The idea of other versions of ourselves… those who might have made very similar choices to the ones we have made so that their reality and ours aren’t that much different. If that were the case, and you found a way to reach across the veil of our reality into theirs, what could you do with that ability?
That’s the fundamental question at the heart of Parallel.
A group of four post-college adults who are struggling to make their business (app development) a success, find that there is a secret attic space in the house they are renting. More curious than the secret room is that it houses a mirror which when passed through, can lead the traveler to a world nearly their own, with subtle differences to be sure. However, the more important aspect of this parallel world is that time moves much much slower there. Hours can go by in the alternate world while mere minutes pass on our own. Armed with this knowledge, the group of friends begins to use this “extra time” to their benefit allowing them to finish projects in days when it should have been weeks. When they later discover that even though the world at large is pretty similar to their own (down to their own doppelgangers), they find that artistic choices aren’t always the same.
And with those minor differences, they recognize an opportunity to effectively plagiarise these alternate worlds for their developments in technology to increase their own stature in our world.
Opportunity becomes a chance at excess, and the movie begins to change. As these types of stories often do, the darker side of having this power begins to fracture the group to the point that they are no longer sure they can trust the others.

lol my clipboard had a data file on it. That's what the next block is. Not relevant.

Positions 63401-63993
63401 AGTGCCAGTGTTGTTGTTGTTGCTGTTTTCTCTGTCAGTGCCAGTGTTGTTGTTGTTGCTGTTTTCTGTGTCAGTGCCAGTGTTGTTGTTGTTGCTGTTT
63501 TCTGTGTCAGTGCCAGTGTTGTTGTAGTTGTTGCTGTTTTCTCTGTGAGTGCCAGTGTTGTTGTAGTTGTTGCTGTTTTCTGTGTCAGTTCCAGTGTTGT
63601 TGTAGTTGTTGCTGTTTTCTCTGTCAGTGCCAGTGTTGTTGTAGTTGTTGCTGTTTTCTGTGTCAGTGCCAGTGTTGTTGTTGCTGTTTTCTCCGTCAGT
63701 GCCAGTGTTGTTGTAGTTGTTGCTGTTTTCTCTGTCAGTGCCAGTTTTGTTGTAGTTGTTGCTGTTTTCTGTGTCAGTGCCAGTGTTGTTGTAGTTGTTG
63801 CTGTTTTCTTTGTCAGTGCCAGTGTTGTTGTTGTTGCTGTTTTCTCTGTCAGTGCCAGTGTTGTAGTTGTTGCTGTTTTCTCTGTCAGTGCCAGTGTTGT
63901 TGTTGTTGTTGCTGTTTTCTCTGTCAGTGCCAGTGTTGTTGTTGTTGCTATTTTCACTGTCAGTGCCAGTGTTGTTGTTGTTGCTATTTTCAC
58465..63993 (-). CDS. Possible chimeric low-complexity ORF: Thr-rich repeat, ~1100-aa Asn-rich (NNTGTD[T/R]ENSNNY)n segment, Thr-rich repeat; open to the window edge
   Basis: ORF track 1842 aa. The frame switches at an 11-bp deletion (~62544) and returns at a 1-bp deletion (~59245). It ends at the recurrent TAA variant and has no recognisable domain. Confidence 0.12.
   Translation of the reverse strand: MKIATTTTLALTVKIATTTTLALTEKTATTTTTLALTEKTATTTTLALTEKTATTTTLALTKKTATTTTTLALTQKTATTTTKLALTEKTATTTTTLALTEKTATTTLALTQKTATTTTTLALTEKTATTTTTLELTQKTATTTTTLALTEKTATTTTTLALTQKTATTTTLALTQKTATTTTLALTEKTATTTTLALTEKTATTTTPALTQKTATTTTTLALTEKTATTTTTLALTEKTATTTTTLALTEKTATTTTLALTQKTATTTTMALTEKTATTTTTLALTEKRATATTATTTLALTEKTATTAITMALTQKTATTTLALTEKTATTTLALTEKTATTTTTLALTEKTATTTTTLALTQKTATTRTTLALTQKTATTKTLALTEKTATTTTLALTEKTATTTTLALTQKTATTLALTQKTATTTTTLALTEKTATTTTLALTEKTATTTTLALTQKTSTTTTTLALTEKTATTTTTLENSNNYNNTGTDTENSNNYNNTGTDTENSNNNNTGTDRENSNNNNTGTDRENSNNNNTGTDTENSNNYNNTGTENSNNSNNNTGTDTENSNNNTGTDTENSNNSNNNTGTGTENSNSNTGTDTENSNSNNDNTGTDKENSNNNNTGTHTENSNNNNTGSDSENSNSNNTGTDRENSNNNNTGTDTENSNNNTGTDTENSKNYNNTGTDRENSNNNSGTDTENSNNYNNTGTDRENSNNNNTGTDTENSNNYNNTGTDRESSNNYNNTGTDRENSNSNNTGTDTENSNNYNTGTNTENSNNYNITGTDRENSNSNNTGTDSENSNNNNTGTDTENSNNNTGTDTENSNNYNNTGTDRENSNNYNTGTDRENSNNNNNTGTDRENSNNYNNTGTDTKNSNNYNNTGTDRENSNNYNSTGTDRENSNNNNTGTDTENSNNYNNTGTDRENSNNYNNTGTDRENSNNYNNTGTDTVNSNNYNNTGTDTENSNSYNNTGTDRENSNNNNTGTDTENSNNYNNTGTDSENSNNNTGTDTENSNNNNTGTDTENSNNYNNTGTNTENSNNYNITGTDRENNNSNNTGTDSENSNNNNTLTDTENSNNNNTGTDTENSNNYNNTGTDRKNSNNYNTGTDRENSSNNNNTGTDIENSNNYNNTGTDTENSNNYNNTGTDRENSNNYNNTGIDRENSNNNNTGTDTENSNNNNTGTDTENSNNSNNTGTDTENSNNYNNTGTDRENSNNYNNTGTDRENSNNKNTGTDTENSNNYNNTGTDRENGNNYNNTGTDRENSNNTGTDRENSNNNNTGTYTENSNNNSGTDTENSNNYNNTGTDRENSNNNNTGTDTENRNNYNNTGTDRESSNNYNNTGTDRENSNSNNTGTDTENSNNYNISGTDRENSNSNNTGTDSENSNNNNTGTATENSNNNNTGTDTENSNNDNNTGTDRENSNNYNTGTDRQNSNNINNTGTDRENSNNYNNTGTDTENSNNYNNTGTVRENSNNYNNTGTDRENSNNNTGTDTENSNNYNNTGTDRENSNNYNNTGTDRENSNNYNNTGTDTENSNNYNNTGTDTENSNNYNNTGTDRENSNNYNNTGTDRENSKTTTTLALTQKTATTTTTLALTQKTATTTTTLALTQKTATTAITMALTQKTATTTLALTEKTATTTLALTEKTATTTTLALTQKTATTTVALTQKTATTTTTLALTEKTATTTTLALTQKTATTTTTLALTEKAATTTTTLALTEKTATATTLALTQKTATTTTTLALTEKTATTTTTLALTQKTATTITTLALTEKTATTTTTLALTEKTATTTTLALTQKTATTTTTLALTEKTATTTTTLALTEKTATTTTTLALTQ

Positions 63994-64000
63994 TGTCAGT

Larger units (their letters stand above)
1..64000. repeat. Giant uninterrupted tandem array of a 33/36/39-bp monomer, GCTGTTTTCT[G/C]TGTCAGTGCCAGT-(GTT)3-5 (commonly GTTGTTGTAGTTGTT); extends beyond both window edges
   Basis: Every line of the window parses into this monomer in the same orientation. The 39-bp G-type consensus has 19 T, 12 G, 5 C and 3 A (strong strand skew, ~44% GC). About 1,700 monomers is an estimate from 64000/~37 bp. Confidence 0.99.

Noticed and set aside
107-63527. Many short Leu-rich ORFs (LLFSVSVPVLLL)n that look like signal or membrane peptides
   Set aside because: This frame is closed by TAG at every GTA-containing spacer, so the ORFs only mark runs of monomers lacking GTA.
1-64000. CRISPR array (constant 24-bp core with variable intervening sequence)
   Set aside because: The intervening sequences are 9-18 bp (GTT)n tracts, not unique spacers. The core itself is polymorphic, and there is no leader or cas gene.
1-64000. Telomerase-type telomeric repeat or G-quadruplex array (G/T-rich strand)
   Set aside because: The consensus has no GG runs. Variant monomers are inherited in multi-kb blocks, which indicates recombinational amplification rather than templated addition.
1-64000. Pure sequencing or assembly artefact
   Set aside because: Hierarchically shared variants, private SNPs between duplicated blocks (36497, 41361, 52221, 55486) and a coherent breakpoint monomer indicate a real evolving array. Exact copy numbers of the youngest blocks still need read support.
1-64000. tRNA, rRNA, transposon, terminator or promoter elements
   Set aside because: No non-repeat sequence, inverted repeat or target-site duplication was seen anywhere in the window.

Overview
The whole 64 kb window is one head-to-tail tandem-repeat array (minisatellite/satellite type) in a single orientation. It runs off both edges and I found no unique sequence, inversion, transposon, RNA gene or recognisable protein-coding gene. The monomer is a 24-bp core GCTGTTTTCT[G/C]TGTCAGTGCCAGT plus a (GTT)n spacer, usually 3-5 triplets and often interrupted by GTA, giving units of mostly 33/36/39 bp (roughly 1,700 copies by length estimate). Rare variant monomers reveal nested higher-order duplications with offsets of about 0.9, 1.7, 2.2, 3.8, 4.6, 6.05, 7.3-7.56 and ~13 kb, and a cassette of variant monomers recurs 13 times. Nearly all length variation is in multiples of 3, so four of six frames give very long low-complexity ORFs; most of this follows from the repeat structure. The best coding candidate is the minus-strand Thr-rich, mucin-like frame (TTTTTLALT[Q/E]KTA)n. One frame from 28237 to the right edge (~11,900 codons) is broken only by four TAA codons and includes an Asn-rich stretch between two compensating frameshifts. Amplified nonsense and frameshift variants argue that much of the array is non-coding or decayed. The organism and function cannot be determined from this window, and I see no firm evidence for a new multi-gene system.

To say more would be to give away some of the middle and last acts twists and turns, but the thing about most movies about the parallel worlds (or tv shows for that matter) is that they normally go for the bigger changes to the timeline. It’s not enough to have a world that is virtually the same, minus some historical footnotes, those films would have us in a world were Rome never feel, or Germany won WWII, etc. This movie focuses more on the characters’ reactions to this newfound power. Really leaning into the whole “power corrupts and absolute power corrupts absolutely” theme.
What makes this interesting is the idea of these nearly identical doppelgangers from the other realities. While our group uses their mirror to ensure their own successes, very little is given to those versions of themselves they are potentially screwing over by: committing crimes, spending their money, and even living out their own fantasies with others. It’s a movie where the mirror is merely a way to tell a story about how easy it is to lose your own identity. As the movie progresses towards its ending, the characters no longer resemble themselves from the start of the movie, making us ask the question of whether or not they’ve effectively become their own doppelganger.
It’s those character moments which will drive the movie once you strip some of the sci-fi aspects of things from the story. What happens when a group of friends discover something to make them rich? How long does it take for that money and power to drive a wedge between them? And at the end of the day, are they even the same people they were at the start. Parallel takes all of that and then adds that bit of science fiction to tell that story while showing us that the grass isn’t always greener.
One other thing, the poster at the top of this blog makes me think more along the lines of a spy vs. spy movie than something to do with parallel worlds. Just an odd thought.
I enjoyed the movie, but then again alternate worlds and living different lives is right in my wheelhouse. In fact, I wrote a book that is definitely in that same vein where a man has to figure out what his own personal reality actually is as he experiences worlds very close to our own, but not his original one.
It’s called The Echo Effect and you can get it here.
John McGuire is the writer of the sci-fi novel: The Echo Effect.
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